Oct 22, 2013

College Responds to Concerns Raised About Financial Impact of Genesis Project

Genesis, a "key strategic project" of College, will have cost approximately €12m by the time it is completed.

Hannah RyanNews Editor
Sinéad Baker for The University Times

A college representative has spoken out about concerns that the cost of a new student information system being implemented will be detrimental to College as a whole. The University Times has heard that Genesis, a “key strategic project” of College, is expected to have amassed expenses of €12 million by the time it is completed.

The Genesis website states that the project has been “prioritised by the Provost and the College Board”. At a meeting of the College Audit Committee in May of this year, concerns were raised about the financial impact of this, the effect these spendings will have on college activities and whether the eventual outcome of the project will justify the cost.

In response to these concerns, a representative of the project committee explained that the project was “very large” and stated: “Its primary purpose is to enable academic and administrative staff to enhance the student experience by achieving efficiencies in how College gathers, holds and transmits student information through the integration of activities in areas such as student admissions, student fees, student records and accommodation along with the integration of associated business systems.”


“Due to its size and complexity, the project has been phased in over a number of years… Over the past 14 months, modules including course information, admissions (CAO offers & direct applications), student finance (fee calculation & collection), course and exam timetabling along with student records have been successfully delivered, and two registration cycles have been undertaken, with our students now completing significant amounts of their administrative business with the College on-line and in real time via their “MyTCD” accounts.”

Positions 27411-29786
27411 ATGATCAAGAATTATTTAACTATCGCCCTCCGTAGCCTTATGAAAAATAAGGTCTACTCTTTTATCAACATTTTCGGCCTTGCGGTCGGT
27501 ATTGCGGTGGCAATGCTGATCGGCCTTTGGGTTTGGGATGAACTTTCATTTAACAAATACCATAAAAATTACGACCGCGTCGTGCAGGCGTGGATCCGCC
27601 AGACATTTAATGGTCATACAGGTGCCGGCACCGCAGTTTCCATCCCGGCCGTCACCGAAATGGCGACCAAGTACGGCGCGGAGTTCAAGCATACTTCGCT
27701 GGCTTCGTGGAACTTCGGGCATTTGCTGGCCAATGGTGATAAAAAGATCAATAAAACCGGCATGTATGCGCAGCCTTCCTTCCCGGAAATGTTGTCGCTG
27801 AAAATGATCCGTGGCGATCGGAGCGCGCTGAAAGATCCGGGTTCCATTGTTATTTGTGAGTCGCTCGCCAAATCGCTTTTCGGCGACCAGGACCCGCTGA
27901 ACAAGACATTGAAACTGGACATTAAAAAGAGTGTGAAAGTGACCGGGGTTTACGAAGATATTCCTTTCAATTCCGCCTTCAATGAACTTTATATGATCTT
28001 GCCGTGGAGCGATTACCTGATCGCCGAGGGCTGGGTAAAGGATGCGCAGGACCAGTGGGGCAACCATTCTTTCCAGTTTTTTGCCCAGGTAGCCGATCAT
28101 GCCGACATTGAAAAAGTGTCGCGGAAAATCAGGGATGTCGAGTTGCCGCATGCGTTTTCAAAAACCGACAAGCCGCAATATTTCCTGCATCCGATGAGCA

When the new system went live in August 2012, it was initially thought that the project would cost €10.8 million to carry out. However, “In September 2012, the Project Governance Board identified that further funding would be required to optimise the system deliverables and to bring the Project to completion.”

It was subsequently decided that an external review of the Project would be carried out, “the terms of reference of which included project deliverables, timelines, budget and governance arrangements.” Following the recommendations arising from this review, the Project Board set out a revised Project Plan, which was considered and approved by the College Board in June 2013. Phase 1 of the new Project plan will be completed in late 2013 or early 2014, “at an additional cost to College of €1.2m.” Deliverables under Phase 2 of the revised Plan will be considered at a later date.


“The revised Project plan and governance arrangements, which include the appointment of an independent project monitor who reports directly [to] Board, both acknowledge and address the concerns expressed by the Audit Committee,” the statement continued.

At the meeting of the College Board on May 29, at which the new proposal was first presented, the Provost mentioned the “additional cost” attached to the establishment of the Academic Registry. A new Project Governance Board was proposed at the meeting, the membership of which would be decreased “in order to ensure it operates as effectively as possible”, and concerns were expressed about the failure to include a Students’ Union representative. The Board, which has since been set up, does not include a student representative but a User Working Group has also been established and is attended by Trinity College Dublin Students’ Union Education Officer Jack Leahy as well as a representative of the Graduate Students’ Union.

President of TCDSU, Tom Lenihan, said: “The success of the project is given huge priority by the Board and there have been efforts made to correct the mistakes of last year. It is a significant undertaking by the College and it is expected that such projects of this magnitude can encounter difficulties in its early stage.

“We aim to have a representative on any committee where key decisions are made by College and as such Jack, our Education Officer, sits on the User Working Group which has been set up and has had its initial meeting.”

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